Thursday, October 15, 2009

Chicken pictures as promised....

As promised, here are a couple of pictures of our chickens.  I thought I had more, but these are the best ones.  I tried to attach a video, but haven't figured that out yet.

This handsome looking fellow is Rudy, our rooster.  Perhaps it will change, but he's a gentle guy, even letting me pet him.  I so enjoy hearing him "cock-a-doodle-do" in the mornings and occasionally throughout the day when he feels the mood.  I was worried about our neighbors, but they listen out for him.  That's comforting.

These are a few of our hens.  The lighter ones are Buff Orpingtons while the rest are Rhode Island Reds.  I love to hear how they coo when they're calm.

Busy, busy, bee....sort of.

Sorry for not posting in quite some time, life has been busy, and I've become much more of Facebook fanatic than I had planned.  My bad.  Other than my addition to social networking, and the farming games that I just can't seem to leave alone, we've added to our family.  Chickens!  We started with 7 chickens and a rooster that our friends gave us, and eventually added 10 more.  Many of them are layers, so we've been collecting eggs gallor!  After having "ridding" of 3 and losing one to old age, we're now down to 13 chickens.  Our egg sizes have ranged from super jumbo (that poor chicken, she's the one who died) to slightly larger than my thumb.  My biggest fears are the neighborhood skunk that seems to be roaming around lately, and the weasels and raccoons that frequent our place.  We're hopping Bandit, our Husky, who is perched near the chicken/rabbit house, will keep those varmints at bay.

We've collected a variety of eggs, from 5 or 6 one day to at many as 14!  I can assure you, seeing how I was the one who cleaned the 3 chickens we killed, that those 3 were layers.  It was so facinating to see the undeveloped eggs in different stages in the chickens.  Gross, I know, sorry.  My friend, who taught me how to clean chickens, found two completely formed eggs that the chickens didn't get a chance to lay yet that day.  The shells were hard and everything!  Really cool! The downside to cleaning chickens, however, is the smell.  I'm fine until I start taking out the innards to separate the heart, gizzard, and liver for those who wanted to eat it.  One of my friends from work suggested putting Vicks under my nose to "replace" the stink of the chickens once I get to the innards.  Perhaps next time I'll give it a try.  I'll try to post pictures soon, and if I can figure it out, I've got a couple of videos too that I can add.  Until next time...

Sunday, August 23, 2009

New Blog

Hey everyone!  Just a little note to let everybody know that I've begun a new blog called "Reflections in Middle School".  I've decided to start it because it's a great idea for me as an educator to reflect on my teaching, what works and what doesn't.  However, that's not the only reason. I've read some of those books written by teachers who share their experiences in the classroom and have always wondered if I could do that.  Well, I've decided to do that in my new blog and hopefully expand on it if and when the time comes.  I invite everyone to check it out and hope you enjoy!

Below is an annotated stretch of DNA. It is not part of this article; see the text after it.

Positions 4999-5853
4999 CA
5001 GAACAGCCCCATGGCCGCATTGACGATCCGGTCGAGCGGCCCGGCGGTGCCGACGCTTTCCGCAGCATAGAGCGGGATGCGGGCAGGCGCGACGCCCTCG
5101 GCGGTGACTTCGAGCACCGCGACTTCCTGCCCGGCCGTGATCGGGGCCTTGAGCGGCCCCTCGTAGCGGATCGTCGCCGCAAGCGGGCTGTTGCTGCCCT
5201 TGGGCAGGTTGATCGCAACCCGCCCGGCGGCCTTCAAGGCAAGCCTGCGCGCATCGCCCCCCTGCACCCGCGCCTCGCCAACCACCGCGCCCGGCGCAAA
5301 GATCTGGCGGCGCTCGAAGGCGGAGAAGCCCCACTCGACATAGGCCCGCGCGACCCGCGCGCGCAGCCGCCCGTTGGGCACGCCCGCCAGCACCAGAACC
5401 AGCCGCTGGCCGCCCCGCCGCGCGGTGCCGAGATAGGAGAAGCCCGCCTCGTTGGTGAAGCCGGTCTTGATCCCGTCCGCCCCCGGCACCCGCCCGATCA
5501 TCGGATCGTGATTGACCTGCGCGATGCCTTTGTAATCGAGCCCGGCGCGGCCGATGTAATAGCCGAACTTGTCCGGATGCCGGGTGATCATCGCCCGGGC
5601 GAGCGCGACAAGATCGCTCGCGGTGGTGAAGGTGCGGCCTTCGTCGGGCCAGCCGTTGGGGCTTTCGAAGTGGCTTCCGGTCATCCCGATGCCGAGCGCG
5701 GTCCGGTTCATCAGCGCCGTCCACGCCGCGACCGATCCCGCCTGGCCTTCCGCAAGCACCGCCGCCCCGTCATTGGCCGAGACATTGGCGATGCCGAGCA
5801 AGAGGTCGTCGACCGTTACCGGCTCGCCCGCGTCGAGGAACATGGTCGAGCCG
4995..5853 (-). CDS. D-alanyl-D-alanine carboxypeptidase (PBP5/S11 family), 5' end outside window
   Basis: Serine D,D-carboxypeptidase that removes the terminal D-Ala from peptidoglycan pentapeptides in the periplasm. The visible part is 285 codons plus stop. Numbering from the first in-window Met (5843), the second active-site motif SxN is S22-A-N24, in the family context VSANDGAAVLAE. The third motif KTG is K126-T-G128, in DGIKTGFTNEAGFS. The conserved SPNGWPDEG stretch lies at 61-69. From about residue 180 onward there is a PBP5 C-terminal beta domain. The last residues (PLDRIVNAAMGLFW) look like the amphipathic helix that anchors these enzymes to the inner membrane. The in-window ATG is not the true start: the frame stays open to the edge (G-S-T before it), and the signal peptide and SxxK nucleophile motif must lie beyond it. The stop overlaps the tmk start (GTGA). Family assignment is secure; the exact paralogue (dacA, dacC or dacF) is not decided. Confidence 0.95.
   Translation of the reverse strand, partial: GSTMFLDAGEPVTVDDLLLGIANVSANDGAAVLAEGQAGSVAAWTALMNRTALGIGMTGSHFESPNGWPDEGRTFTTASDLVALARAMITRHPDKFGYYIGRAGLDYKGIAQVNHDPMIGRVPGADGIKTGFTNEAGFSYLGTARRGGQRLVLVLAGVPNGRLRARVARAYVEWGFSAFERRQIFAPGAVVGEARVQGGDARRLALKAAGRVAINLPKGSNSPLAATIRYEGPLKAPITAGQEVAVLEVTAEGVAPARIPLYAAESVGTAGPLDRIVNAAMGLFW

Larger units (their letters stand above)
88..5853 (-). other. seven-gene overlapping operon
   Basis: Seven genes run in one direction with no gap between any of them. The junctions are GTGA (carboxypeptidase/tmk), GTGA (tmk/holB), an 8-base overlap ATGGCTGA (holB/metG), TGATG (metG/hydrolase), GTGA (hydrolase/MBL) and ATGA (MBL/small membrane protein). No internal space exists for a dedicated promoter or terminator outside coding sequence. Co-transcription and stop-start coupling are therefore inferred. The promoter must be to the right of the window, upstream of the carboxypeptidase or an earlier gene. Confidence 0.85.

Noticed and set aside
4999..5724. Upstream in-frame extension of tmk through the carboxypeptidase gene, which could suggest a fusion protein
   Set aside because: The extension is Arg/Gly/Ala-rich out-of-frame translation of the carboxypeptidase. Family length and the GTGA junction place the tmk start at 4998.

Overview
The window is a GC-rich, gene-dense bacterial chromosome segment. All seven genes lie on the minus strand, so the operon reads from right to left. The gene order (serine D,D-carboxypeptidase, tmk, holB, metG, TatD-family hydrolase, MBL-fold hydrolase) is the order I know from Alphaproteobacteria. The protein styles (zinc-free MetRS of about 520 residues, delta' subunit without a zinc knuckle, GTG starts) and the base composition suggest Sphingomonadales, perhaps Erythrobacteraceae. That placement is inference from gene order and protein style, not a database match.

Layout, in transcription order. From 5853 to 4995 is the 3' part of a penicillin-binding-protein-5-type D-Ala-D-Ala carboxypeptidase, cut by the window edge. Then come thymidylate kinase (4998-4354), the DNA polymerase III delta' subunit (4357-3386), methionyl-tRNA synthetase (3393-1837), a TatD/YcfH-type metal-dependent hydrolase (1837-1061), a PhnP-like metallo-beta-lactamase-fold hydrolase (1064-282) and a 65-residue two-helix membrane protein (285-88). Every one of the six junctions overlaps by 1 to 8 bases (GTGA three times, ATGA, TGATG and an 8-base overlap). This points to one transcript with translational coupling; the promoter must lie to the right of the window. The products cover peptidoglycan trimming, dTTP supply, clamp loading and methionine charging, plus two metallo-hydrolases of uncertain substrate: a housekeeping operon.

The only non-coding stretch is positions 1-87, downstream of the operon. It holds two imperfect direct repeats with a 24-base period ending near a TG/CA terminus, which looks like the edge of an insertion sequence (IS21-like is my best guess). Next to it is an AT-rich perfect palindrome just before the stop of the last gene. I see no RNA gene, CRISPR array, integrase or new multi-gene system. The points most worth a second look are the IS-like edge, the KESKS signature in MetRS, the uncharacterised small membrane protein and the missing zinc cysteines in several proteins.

Hunter in Distress

I may or may not have mentioned in the past that we not only have 3 dogs, or 2 horses, but we also have 2 rabbits. They are of a mix dwarf variety, very cute and cuddly. We had gotten the rabbits the same time we got the goats. Here's the back story. Flash back to 2 years ago....

Hubby and I bought a weekly guide book that has a collection of items for sale or for trade listed, and one of the listings was for rabbits. We decided one day to surprise the boys with rabbits, and brought them to the farm that was selling them. Kenny didn't take long and chose his right away naming it Fluffy. I know, not very original. Kerry, on the other hand, decided that he wanted something a little more exotic, having fallen in love with a couple of young goats. So, after careful deliberation, Hubby and I decided to let Kenny have his rabbit and Kerry could have his goat. The problem was that we couldn't take just one goat, we had to take two because they get lonely. We put the goats in the cage we had in the back of the truck and Kenny held on to the box with his rabbit in it and headed home.

On the way home, Kerry was telling us the names he wanted to call the goats. The girl he decided would be named Kate, which I wasn't surprised about, and the boy Horny. I know! Hubby and I looked at each other and I asked him if he had other possible names for the boy goat. Without a blink of an eye he decided Cutie was an option. Having avoided a struggle with having Kerry accepting a different name for the boy goat, we quickly agreed that Cutie was a great choice. Whew!!!



We arrive home and put the Kate and Cutie in their new home that we prepared for them, and Fluffy in the rabbit hutch we had found for free on the side of the road. Kerry kept wanting to get close to the goats, but they were too skiddish for us, so they kept running away from him. Eventually, Kerry grew tired and frustrated by this and didn't like the goats as much as he had before. Kenny, on the other hand, was holding and cuddling with Fluffy. Kerry decided that he didn't want the goats anymore, but Hubby and I couldn't see not keeping them now, because we had gotten attached to them. So, the next day, we trekked back to the farm we had gone to before and picked up a rabbit for Kerry too.